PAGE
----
Address Department of Health Sciences, University of York, York YO10 5DD, United Kingdom
Publisher
Language English Number of Treatments 12
Treatment Follow-up 52 Weeks Frequency <1/WK Number of Participants 517
Time in Treatment 20 Weeks Condition Neck Pain
Disease Category Neck Pain OCSI Score
Notes PMID:26524571 Approved yes
Call Number OCOM @ refbase @ Serial 2016
Permanent link to this record
 

 
Author Cherkin, D. C.; Sherman, K. J.; Deyo, R. A.; Shekelle, P. G.
Title A review of the evidence for the effectiveness, safety, and cost of acupuncture, massage therapy, and spinal manipulation for back pain Type of Study Systematic Review
Year 2003 Publication Annals of internal medicine Abbreviated Journal Ann Intern Med
Volume 138 Issue 11 Pages 898-906
Keywords Acupuncture; AcuTrials; Back Pain; Chiropractic; Cost Effectiveness; Low Back Pain; Massage; Pain; Adverse Effects; Spinal Manipulation; Systematic Review; Meta-Analysis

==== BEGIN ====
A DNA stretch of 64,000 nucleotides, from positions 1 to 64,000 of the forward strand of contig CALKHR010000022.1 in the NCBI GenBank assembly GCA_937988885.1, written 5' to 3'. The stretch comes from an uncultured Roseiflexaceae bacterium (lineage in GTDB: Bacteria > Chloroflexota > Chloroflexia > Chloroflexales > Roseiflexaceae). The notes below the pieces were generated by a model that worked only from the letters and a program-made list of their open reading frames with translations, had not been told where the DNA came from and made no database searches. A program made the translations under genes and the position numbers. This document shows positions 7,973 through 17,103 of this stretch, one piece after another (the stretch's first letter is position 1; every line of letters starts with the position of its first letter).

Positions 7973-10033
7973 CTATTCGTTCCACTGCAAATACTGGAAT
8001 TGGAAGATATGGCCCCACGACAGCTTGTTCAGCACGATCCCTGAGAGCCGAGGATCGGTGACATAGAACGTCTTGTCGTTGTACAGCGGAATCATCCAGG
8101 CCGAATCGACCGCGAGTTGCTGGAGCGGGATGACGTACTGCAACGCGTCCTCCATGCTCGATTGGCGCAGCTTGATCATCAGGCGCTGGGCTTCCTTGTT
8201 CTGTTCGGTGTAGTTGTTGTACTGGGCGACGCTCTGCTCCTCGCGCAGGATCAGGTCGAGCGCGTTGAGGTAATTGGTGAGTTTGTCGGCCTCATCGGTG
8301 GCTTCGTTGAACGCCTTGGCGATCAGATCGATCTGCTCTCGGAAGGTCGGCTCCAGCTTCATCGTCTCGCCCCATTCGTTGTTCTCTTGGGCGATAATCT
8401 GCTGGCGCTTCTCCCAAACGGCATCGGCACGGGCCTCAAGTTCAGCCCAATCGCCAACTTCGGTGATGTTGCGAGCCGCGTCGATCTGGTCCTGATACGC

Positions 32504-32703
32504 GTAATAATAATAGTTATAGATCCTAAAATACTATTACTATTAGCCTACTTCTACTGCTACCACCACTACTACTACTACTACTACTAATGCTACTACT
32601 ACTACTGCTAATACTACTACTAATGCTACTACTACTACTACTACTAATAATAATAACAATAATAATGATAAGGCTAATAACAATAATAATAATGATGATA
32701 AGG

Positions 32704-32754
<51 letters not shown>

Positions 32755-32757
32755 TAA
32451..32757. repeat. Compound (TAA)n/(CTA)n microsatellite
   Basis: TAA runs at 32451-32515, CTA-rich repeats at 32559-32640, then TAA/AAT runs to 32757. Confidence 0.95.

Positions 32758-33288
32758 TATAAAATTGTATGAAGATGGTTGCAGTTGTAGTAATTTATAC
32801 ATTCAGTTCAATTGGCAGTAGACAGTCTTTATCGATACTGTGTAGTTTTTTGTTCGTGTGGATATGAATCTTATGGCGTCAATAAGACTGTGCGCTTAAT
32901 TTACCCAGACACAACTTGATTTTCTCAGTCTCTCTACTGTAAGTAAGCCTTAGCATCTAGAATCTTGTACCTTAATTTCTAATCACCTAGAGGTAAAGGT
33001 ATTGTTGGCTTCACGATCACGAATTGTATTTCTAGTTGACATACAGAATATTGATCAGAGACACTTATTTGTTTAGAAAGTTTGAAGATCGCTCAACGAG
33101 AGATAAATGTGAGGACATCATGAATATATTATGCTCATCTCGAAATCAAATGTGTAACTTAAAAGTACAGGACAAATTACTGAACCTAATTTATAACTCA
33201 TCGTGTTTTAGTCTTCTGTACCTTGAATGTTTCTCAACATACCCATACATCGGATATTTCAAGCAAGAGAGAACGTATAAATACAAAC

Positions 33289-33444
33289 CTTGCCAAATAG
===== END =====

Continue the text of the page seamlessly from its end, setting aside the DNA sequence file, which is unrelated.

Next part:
Abstract BACKGROUND: Few treatments for back pain are supported by strong scientific evidence. Conventional treatments, although widely used, have had limited success. Dissatisfied patients have, therefore, turned to complementary and alternative medical therapies and providers for care for back pain. PURPOSE: To provide a rigorous and balanced summary of the best available evidence about the effectiveness, safety, and costs of the most popular complementary and alternative medical therapies used to treat back pain. DATA SOURCES: MEDLINE, EMBASE, and the Cochrane Controlled Trials Register. STUDY SELECTION: Systematic reviews of randomized, controlled trials (RCTs) that were published since 1995 and that evaluated acupuncture, massage therapy, or spinal manipulation for nonspecific back pain and RCTs published since the reviews were conducted. DATA EXTRACTION: Two authors independently extracted data from the reviews (including number of RCTs, type of back pain, quality assessment, and conclusions) and original articles (including type of pain, comparison treatments, sample size, outcomes, follow-up intervals, loss to follow-up, and authors' conclusions). DATA SYNTHESIS: Because the quality of the 20 RCTs that evaluated acupuncture was generally poor, the effectiveness of acupuncture for treating acute or chronic back pain is unclear. The three RCTs that evaluated massage reported that this therapy is effective for subacute and chronic back pain. A meta-regression analysis of the results of 26 RCTs evaluating spinal manipulation for acute and chronic back pain reported that spinal manipulation was superior to sham therapies and therapies judged to have no evidence of a benefit but was not superior to effective conventional treatments. CONCLUSIONS: Initial studies have found massage to be effective for persistent back pain. Spinal manipulation has small clinical benefits that are equivalent to those of other commonly used therapies. The effectiveness of acupuncture remains unclear. All of these treatments seem to be relatively safe. Preliminary evidence suggests that massage, but not acupuncture or spinal manipulation, may reduce the costs of care after an initial course of therapy